Millions of people struggled to afford traditional staple foods like maize, rice and wheat when global food prices spiked between 2007 and 2011, and a recent study found that in 10 countries studied, they switched to western-style processed “junk food” alternatives high in sugars, fats and salt.
Disney Consumer Products and Interactive Media (DCPI) and Dole Food Company have announced a co-branded assortment of fresh fruits and vegetables featuring iconic Disney, Pixar, Star Wars, and Marvel characters.
As a teenager growing up in England in the 1990s, so-called lads’ mags were all the rage. Back then, these kinds of magazines ruled the newsstands, promulgating a kind of macho boyhood that was rough and rowdy. They set a cultural expectation for young English men that rolled well into the 2000s. And then, one by one, those magazines went out of business as readers moved online and their media preferences changed.
Other things in British men’s lives have changed, too.
Who wouldn’t want to dare their boss to a challenge that would put them ‘on the edge’?
Perhaps seeing them sky dive, or getting a diamond nose piercing? Or even wearing a crazy costume to a company conference?
Now there is a way you can legitimately and safely (e.g. keep your chances of a promotion) challenge your boss to do something outrageous and at the same time save wildlife on the edge of extinction.
In a rich and fascinating afternoon workshop on Monday, behavioural design experts Sille Krukow and Teis Andres of Krukow Behavioural Consulting explored their theory and tools on how conscientious companies can design the right environments in which consumers can achieve their sustainability aspirations.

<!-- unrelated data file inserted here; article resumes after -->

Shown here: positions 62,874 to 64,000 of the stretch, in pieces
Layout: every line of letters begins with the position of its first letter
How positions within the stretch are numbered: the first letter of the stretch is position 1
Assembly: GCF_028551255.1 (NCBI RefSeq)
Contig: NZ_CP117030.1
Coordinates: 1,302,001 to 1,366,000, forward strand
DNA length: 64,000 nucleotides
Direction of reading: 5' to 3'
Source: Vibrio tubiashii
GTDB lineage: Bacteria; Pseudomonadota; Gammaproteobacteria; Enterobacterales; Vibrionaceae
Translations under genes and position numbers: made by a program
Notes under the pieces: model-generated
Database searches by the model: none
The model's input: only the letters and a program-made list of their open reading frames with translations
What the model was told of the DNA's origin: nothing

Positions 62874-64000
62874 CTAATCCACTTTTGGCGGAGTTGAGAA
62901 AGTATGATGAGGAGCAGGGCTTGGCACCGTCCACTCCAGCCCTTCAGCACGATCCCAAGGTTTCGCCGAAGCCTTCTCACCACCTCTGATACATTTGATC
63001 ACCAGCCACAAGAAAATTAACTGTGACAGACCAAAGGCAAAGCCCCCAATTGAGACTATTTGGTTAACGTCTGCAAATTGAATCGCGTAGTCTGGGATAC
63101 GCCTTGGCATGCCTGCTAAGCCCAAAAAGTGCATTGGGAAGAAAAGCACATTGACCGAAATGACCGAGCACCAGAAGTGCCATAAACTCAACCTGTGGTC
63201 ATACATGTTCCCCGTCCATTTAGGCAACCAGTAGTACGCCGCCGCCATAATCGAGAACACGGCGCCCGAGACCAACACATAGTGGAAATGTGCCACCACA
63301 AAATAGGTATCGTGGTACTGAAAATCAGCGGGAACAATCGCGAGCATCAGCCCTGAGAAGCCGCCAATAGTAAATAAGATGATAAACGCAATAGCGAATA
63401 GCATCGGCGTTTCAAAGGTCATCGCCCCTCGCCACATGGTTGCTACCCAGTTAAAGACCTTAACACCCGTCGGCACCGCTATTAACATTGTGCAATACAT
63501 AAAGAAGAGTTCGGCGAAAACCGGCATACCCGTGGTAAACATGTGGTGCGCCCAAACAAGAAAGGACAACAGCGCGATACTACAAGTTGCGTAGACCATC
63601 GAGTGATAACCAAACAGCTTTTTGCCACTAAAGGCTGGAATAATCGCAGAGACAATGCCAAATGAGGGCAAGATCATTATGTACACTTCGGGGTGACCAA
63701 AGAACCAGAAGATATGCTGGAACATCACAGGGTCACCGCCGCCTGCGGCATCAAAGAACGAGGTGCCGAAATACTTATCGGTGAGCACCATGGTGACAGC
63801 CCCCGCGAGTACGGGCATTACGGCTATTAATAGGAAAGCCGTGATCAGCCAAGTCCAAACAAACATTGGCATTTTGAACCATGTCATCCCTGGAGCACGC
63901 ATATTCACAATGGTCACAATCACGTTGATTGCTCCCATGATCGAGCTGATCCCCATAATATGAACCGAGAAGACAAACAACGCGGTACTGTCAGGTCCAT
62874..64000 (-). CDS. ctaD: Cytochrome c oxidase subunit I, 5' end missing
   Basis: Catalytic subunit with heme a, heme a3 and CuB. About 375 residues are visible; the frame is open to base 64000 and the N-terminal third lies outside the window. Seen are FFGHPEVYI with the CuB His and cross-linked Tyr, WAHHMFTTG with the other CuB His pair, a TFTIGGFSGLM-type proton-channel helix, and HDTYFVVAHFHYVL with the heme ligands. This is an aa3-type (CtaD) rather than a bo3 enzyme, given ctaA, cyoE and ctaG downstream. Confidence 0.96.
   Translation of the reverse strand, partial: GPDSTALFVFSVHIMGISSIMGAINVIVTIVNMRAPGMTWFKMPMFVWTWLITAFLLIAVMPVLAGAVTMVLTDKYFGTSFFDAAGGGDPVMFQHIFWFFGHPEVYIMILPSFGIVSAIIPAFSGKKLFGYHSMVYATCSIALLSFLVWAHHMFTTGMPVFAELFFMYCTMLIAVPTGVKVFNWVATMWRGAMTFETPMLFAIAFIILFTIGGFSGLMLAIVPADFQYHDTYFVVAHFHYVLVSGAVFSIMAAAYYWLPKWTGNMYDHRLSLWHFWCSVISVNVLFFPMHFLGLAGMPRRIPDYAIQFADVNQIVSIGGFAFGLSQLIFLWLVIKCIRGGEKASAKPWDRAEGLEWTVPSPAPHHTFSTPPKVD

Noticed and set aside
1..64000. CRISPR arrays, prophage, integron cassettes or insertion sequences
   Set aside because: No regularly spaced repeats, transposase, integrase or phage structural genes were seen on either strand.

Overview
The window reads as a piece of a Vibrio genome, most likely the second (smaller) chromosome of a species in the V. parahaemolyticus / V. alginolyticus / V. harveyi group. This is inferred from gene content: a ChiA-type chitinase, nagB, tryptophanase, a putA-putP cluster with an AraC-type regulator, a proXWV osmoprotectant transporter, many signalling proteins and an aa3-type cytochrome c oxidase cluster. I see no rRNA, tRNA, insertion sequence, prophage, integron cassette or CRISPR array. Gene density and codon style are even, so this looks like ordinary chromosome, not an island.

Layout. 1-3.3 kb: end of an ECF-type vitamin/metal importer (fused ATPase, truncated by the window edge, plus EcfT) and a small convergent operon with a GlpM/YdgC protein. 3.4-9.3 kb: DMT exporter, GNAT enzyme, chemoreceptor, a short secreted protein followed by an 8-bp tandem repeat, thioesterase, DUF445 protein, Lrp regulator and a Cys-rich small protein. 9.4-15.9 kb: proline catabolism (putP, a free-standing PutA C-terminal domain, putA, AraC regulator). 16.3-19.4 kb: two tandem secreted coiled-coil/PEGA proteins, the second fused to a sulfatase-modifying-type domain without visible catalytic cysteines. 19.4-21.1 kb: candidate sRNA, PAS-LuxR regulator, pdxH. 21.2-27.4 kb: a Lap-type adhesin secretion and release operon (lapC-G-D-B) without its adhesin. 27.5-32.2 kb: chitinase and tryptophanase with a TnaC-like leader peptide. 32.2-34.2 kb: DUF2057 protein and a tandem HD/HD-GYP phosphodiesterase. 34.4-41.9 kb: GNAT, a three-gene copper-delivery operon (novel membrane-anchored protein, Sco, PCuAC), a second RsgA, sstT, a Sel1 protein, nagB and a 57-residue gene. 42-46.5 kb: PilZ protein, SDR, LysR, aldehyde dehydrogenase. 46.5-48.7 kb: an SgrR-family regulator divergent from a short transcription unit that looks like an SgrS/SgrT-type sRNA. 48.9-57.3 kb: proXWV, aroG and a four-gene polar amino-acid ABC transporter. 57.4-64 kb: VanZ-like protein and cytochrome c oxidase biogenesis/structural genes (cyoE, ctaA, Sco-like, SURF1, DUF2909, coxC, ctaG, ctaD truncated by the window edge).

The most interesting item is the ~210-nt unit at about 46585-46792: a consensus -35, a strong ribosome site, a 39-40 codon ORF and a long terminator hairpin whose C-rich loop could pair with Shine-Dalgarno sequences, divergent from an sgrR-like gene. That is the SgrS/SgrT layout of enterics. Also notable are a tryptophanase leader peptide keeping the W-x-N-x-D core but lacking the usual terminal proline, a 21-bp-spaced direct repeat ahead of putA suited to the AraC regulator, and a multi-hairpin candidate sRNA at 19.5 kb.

High street apparel brand Gap and garment aftercare expert Mr. Black have partnered on a new campaign that highlights the links between denim care and sustainability. The two brands have joined forces to educate consumers that by adopting a simple aftercare routine it’s possible to prolong the lifespan of garments while saving water and energy.
This week, the Union of Concerned Scientists (UCS) released a report — authored by myself and UCS analyst Lael Goodman — that scored 13 fast food, retail, and food manufacturing companies on their deforestation-free beef commitments and practices.
Households in London toss an estimated 900,000 tonnes of food each year, of which 540,000 tonnes could have been eaten. Starting this month and set to run for three years, the latest initiative led by Resource London aims to reduce this avoidable food waste and increase awareness of more healthy and sustainable eating – all while saving Londoners up to £330 million.
While consumers have become more aware of food waste issues thanks to media campaigns and numerous initiatives led by startups and large companies alike, such efforts tend to overlook the intricate relationship between food production and water scarcity.
A decade ago something remarkable happened: Business leaders watched Al Gore present An Inconvenient Truth, and accepted that man-made climate change was real and catastrophic.
CEOs said that something must be done and embraced carbon pricing and emissions trading. These same captains of industry were further encouraged when the UK Stern Review explained that early investment in low-carbon solutions would outweigh its costs and boost economic growth.